Tuesday, June 26, 2012

Key Dem pulls the plug on California medical marijuana reforms

By Stephen C. Webster
Tuesday, June 26, 2012 16:25 EDT
A medical marijuana shop's window sign. Photo: Wikimedia commons.

A bill that would have implemented significant reforms in California’s medical marijuana system was withdrawn by its co-author on Monday, just days before the state’s senate was expected to take it up for debate.

State Assemblyman Tom Ammiano (D) pulled Assembly Bill 2312, which was previously supported by the marijuana advocacy group Americans for Safe Access, following some behind-the-scenes rumblings from drug reformers who took issue with an amendment that would have let certain municipal entities ban medical marijuana dispensaries outright.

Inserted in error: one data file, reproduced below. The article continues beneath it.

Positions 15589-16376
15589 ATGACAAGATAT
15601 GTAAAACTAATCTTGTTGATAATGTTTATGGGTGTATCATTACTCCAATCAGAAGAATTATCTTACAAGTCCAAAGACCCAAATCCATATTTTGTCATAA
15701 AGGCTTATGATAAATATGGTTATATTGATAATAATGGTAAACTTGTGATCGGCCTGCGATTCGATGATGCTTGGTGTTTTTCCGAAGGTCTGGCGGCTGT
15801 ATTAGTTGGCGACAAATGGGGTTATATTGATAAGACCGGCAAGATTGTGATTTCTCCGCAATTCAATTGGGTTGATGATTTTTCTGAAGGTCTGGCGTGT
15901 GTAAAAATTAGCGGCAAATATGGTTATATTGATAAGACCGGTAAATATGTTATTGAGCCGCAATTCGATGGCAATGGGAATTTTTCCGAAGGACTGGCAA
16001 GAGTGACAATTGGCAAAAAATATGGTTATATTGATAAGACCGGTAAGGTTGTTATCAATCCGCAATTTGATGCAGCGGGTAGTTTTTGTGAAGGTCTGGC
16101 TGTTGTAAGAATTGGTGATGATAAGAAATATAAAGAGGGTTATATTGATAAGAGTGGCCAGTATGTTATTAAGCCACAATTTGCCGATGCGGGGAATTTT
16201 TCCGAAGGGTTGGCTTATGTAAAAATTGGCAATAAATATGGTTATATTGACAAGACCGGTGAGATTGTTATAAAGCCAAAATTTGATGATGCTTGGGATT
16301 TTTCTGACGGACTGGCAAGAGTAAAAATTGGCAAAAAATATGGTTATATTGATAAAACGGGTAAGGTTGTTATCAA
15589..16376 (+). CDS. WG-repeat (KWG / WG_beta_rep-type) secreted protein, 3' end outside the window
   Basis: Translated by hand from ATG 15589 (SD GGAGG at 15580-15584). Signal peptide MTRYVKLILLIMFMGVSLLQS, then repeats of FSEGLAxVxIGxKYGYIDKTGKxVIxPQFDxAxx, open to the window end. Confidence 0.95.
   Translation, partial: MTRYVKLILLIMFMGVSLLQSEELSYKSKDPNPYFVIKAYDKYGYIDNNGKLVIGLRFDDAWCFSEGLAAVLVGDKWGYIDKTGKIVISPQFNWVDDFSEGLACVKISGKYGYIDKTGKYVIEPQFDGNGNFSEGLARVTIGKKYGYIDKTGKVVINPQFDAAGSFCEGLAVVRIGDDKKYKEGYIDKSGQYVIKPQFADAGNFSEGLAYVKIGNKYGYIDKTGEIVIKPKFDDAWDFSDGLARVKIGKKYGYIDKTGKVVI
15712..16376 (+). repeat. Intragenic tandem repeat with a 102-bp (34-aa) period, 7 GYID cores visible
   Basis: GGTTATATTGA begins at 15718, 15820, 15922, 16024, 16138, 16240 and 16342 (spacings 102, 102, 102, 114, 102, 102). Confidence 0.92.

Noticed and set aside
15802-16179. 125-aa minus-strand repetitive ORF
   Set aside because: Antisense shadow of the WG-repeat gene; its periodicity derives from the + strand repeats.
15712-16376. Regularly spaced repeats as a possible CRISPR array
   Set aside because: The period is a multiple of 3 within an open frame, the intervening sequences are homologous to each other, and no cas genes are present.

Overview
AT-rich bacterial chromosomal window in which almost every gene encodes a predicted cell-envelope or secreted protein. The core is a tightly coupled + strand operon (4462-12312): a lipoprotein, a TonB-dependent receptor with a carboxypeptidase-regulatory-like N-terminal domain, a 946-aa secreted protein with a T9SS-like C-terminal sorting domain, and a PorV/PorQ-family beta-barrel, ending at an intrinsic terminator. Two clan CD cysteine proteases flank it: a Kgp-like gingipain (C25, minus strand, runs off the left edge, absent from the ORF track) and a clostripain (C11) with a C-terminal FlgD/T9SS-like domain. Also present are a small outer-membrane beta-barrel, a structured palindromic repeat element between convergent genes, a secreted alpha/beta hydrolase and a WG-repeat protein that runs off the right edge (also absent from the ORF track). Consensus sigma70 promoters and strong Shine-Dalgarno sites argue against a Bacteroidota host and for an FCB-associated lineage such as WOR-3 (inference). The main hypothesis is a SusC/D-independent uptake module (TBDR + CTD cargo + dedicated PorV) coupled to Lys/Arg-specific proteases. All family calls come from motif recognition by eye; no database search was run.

The bill, which Ammiano said would return in the next session, would have created a statewide authority to police shops’ compliance with medical marijuana laws, implemented a tax on marijuana sales and limited the number of dispensaries in the state to 1 per every 50,000 people.



billy pilgrim said...

creating a state wide authority to monitor compliance would probably eat up any taxes collected on the sale.

i was going to stop at my favorite store on the way home from work but it's welfare week and the place would be too busy.

texlahoma said...

Billy - You could be right about that. Maybe they should find a way to sell it at liquor stores.

"Welfare week and the place would be too busy." Lol.

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